The Cornish Origins of Harvest Festival

/ By Louise Conway / Cornish Food & Drink /
The Cornish Origins of Harvest Festival

Robert Stephen Hawker, the eccentric Parson of Morwenstow in coastal North Cornwall, is credited with creating the Harvest Festival we celebrate today.

Two weeks prior to this first Harvest Festival service, a notice went up in the village which read:

"Let us gather together in the chancel of our church, and there receive, in the bread of the new corn, that blessed sacrament which was ordained to strengthen and refresh our souls."

On the 1st October 1843 “Parson Hawker” gathered his parishioners for the very first Harvest service thanking God for providing such plentiful food. The local corn bread was taken at communion during this service.

Although Christians had always given thanks for the Harvest, Parson Hawker turned it into the annual ritual it now has become. News of his Harvest service was spread by high church magazines and universally adopted.

Hawker was born in Plymouth, his father was a Cornish curate. As the family was poor, Hawker had to married a lady 20 years older, in order to have the necessary funds to attend Magdalene College in Oxford. Ordained in 1831, Hawker was totally elated to be offered Morwenstow, an unappealing parish that had not had a vicar in residence for over 100 years. 

Hawker had a great fondness for the bleak Morwenstow church, which he had known all his life. The arches were Norman, the font was Saxon, and the waves crashing on the cliffs below could be heard throughout the church.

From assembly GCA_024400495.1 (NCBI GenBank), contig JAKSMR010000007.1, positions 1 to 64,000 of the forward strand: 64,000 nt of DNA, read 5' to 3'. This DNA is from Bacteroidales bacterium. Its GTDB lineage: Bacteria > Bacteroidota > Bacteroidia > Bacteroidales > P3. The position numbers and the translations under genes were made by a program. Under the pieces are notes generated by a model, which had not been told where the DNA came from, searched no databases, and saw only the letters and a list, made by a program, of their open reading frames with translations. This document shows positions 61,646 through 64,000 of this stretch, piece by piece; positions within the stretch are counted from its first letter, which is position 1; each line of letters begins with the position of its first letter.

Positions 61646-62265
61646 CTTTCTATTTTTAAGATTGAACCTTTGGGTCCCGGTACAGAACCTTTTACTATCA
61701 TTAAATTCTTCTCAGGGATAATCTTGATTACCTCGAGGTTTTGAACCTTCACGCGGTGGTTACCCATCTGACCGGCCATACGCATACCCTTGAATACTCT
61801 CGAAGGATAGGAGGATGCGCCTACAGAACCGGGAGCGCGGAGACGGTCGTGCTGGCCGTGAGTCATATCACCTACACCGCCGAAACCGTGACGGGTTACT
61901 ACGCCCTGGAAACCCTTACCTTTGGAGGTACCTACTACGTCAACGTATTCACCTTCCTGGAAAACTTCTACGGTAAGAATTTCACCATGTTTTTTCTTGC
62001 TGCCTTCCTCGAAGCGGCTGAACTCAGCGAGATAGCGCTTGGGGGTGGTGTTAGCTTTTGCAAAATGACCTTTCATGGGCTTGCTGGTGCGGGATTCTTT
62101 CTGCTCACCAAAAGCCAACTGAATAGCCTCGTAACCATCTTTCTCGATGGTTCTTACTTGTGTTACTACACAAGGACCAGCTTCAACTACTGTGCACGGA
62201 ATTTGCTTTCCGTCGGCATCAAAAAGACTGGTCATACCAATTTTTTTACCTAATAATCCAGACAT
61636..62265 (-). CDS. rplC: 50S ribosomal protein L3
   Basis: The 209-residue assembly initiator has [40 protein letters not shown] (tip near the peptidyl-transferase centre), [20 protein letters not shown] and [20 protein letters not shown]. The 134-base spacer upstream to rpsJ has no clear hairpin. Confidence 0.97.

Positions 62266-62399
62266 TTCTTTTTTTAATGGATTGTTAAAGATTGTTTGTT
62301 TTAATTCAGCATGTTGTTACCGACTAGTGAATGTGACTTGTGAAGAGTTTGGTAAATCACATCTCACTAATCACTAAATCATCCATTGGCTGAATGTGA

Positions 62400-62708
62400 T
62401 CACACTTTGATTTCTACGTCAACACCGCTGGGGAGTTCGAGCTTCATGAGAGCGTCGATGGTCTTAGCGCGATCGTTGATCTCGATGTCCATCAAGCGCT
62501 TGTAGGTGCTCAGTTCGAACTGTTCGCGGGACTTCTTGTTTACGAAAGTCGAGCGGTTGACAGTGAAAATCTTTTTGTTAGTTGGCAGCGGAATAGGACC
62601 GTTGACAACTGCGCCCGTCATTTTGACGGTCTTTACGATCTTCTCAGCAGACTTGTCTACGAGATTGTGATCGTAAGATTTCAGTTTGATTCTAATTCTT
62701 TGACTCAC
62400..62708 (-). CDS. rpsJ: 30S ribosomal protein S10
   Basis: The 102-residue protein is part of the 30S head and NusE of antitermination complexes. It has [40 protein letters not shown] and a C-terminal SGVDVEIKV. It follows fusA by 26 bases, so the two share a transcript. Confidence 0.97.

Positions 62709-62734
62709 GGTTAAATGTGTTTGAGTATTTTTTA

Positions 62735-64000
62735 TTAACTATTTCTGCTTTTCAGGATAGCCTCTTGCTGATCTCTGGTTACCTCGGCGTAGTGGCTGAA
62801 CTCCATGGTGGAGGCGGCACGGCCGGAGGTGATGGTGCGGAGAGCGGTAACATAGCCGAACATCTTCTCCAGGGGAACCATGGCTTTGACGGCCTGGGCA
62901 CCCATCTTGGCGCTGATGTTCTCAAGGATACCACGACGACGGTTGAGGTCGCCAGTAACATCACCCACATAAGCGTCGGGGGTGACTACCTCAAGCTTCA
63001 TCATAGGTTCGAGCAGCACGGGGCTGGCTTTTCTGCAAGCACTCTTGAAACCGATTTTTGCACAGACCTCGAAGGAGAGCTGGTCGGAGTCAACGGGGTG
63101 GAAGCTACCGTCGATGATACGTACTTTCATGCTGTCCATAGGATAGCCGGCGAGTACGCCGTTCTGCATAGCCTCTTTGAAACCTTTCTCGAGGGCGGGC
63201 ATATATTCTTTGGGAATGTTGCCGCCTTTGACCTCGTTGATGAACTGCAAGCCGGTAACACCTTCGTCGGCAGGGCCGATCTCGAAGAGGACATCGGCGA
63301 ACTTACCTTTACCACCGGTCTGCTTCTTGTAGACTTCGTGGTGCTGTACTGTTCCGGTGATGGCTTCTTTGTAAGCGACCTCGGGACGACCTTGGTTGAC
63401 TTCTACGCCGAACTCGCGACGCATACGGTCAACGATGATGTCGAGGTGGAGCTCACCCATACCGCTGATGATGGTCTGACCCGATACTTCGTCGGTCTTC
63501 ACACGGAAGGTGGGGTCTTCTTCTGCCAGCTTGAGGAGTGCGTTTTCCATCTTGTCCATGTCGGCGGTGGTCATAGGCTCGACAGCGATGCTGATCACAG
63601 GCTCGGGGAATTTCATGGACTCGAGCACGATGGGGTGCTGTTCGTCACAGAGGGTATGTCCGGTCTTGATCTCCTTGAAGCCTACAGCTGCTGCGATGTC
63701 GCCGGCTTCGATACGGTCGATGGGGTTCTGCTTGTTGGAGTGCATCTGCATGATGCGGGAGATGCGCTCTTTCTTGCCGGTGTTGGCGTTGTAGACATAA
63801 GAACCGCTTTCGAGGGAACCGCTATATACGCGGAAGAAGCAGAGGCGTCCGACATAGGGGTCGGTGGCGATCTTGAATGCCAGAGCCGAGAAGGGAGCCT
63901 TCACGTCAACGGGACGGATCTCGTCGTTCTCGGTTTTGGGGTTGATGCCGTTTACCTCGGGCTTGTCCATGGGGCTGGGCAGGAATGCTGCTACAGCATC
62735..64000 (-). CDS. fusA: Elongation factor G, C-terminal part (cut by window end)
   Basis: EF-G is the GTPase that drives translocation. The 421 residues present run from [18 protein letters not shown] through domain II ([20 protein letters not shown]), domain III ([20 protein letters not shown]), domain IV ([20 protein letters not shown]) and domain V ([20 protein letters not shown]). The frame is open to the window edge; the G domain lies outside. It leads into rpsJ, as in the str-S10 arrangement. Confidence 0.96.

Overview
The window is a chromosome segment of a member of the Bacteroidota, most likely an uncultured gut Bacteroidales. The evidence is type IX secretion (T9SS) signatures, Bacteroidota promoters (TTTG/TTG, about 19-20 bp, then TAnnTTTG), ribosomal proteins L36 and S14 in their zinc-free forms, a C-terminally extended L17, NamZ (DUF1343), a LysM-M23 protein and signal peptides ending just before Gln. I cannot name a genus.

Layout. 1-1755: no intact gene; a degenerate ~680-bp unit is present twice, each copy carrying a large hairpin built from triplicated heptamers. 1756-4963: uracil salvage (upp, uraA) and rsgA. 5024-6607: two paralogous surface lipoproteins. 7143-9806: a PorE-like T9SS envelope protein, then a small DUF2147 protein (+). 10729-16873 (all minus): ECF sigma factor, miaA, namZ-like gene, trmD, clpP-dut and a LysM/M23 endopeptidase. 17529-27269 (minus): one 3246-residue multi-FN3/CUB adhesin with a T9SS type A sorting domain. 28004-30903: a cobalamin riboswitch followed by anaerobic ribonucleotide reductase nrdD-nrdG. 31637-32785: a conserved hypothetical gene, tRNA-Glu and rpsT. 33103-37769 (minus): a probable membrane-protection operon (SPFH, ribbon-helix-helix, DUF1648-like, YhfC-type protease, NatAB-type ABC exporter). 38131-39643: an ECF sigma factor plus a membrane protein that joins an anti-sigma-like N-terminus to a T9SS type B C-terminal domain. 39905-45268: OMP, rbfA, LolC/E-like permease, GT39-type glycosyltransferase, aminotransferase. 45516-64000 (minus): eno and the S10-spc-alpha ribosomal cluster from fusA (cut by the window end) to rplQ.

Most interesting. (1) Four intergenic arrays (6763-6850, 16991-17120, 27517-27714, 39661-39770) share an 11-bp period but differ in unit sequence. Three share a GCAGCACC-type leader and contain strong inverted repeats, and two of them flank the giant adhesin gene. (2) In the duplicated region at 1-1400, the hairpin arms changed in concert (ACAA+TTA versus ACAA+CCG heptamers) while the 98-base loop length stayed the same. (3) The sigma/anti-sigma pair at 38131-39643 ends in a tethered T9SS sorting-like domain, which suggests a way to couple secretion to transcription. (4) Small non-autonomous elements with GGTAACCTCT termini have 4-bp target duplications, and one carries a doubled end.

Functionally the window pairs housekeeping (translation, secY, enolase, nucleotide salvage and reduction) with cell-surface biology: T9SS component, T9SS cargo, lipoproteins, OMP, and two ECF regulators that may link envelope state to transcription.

His personality has been described as: “irresistibly quixotic and mischievous, displaying the disconcerting mixture of shrewdness and naivety that is often the hallmark of a saint”.

Here are some excellent examples of his eccentricity:

  • He dressed in multi-coloured clothes, including a pink fez and yellow horse blanket he said was the ancient habit of St Padarn. No one really knew if he was joking or not.
  • He had a phase of only eating clotted cream
  • He ex-communicated his cat for mousing on a Sunday
  • He tried to rescue ship wrecked sailors
  • He used to pretend to be a mermaid by dressing up complete with wig, swimming out to sea, sitting on a rock and singing
  • He claimed he could talk with St. Morwenna, the fifth century princess who gave his church its name.
  • He was a poet
  • He smoked opium (after the above, this might not be too much of a surprise)

As the Harvest is celebrated again this year, don’t forget this unconventional old chap, Robert Stephen Hawker. The man who started this lovely tradition in Victorian times down on the wild North Cornish coast. It is surprising, perhaps, he is not better remembered.